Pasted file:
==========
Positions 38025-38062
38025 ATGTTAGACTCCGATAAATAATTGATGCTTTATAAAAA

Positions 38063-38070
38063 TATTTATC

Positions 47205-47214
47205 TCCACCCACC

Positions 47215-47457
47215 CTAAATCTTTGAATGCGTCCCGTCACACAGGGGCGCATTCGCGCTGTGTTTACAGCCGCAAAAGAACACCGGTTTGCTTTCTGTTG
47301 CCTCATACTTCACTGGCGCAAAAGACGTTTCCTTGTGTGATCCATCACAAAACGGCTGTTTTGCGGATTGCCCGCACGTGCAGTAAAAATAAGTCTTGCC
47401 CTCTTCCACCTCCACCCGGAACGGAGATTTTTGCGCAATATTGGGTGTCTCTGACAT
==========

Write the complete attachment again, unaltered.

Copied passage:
Positions 38025-38062
38025 ATGTTAGACTCCGATAAATAATTGATGCTTTATAAAAA

Positions 38063-38070
38063 TATTTATC

Positions 47205-47214
47205 TCCACCCACC

Positions 47215-47457
47215 CTAAATCTTTGAATGCGTCCCGTCACACAGGGGCGCATTCGCGCTGTGTTTACAGCCGCAAAAGAACACCGGTTTGCTTTCTGTTG
47301 CCTCATACTTCACTGGCGCAAAAGACGTTTCCTTGTGTGATCCATCACAAAACGGCTGTTTTGCGGATTGCCCGCACGTGCAGTAAAAATAAGTCTTGCC
47401 CTCTTCCACCTCCACCCGGAACGGAGATTTTTGCGCAATATTGGGTGTCTCTGACAT